Polling On The Right To Die
Marcy Burstiner, the North Coast Journal's Media Maven, takes a look this week at local media coverage of Assemblybabe Patty Berg's Right To Die bill. I won't quibble with her analysis of local media, but the end of her commentary I found somewhat troubling, if only by its implications. To quote her:
Missing from every story was a breakdown of support or opposition among terminally ill people. I'd like the Harris poll to go to every hospice across the state, and ask as many lucid, dying people what they think. Consider what difference it might make if, in contrast to the 70 percent of all residents in support, it turned out that 70 percent of terminally ill patients were against? Would some opposition soften if it turned out that 80 percent of terminally ill patients wanted the ability to choose the day to die? I wonder.
She does bring up a good point: There seems to have been little consideration of those most directly affected by the ramifications of this bill- the terminally ill patients themselves.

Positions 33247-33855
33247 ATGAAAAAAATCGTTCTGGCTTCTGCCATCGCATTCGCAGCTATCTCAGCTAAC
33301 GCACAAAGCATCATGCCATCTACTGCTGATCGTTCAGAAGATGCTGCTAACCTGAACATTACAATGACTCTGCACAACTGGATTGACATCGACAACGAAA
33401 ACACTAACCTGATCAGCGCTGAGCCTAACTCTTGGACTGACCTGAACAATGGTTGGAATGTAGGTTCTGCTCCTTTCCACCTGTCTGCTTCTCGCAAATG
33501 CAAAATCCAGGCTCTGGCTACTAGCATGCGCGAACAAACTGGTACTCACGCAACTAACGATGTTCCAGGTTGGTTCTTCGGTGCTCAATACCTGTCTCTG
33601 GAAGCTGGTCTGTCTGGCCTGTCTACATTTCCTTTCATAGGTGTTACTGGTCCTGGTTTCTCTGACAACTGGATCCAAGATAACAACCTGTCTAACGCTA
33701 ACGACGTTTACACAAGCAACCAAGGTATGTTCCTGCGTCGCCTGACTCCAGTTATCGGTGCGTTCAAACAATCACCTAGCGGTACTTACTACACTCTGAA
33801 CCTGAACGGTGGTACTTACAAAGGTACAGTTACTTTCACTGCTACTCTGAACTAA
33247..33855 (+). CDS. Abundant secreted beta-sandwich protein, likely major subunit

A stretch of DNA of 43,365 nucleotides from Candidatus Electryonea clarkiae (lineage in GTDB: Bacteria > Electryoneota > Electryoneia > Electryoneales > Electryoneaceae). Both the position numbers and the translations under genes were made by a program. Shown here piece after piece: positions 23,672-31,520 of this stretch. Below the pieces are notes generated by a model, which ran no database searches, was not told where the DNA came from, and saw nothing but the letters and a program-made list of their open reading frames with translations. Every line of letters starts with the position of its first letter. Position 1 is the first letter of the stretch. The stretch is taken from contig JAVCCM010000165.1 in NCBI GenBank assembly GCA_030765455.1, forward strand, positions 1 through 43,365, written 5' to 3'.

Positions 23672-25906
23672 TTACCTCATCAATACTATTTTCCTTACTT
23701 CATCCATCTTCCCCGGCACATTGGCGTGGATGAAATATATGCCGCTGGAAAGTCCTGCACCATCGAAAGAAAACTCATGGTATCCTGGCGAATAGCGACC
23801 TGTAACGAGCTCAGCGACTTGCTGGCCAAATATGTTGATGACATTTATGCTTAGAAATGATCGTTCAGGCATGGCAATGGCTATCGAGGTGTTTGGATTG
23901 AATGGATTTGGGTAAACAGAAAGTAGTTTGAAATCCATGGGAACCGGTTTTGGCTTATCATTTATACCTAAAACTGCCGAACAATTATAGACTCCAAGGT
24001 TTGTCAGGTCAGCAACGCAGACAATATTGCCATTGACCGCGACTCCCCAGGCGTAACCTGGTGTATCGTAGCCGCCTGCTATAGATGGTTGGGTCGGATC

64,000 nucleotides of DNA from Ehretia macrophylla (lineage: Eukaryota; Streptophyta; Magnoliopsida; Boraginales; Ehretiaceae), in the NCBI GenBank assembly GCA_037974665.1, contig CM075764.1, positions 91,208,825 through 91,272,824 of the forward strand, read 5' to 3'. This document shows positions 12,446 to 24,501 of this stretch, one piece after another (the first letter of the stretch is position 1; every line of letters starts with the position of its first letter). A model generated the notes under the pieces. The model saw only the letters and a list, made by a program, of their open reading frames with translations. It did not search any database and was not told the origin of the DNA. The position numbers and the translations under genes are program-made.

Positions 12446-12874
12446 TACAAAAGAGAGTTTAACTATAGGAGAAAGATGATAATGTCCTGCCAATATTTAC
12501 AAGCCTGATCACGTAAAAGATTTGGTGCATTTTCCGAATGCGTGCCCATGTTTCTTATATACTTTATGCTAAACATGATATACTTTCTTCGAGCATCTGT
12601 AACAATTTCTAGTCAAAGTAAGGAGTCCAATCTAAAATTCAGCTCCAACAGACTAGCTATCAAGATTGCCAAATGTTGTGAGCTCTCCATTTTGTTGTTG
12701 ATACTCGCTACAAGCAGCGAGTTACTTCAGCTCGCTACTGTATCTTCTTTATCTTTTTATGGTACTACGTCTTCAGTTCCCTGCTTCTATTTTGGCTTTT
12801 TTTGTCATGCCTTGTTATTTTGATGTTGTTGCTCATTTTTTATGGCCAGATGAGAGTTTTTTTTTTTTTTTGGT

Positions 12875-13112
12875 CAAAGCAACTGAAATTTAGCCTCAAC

But I see that comment from a slightly different angle and I'll take it a step further.
Sure, no one is asking the terminally ill their opinion, but what if they had and it ended up either way, with either 70% of them for or against the right to die. What if you were one of the 30% who felt the opposite of the majority? Shouldn't this be a personal decision not subject to a majority vote?
I realize Patty Berg's bill is mostly about the right to personally decide, but to throw opinion statistics into the fray, while interesting, also suggests that it's totally appropriate for 70% of a given group to dictate to the 30% how they'll live their lives.
So, even if some hypothetical group of hospice associations took a poll, and the state legislature decided to cast their votes for or against AB 374 based on that poll, how would you like it if something that literally affected your life in a bad way was passed because 70% of the group felt differently than you?
I find that troubling.
I realize that was not the intent of Ms. Burstiner's commentary. That's just the way I read the last paragraph. Thing is, I think all too many people nowadays have no problem with- what should be personal decisions- being made by someone else.
Alas, it is true. That is the way we've come to accept living nowadays. Isn't it?
I've come to hate that old childhood saying, Majority rules! Seems too many others around the country have embraced it.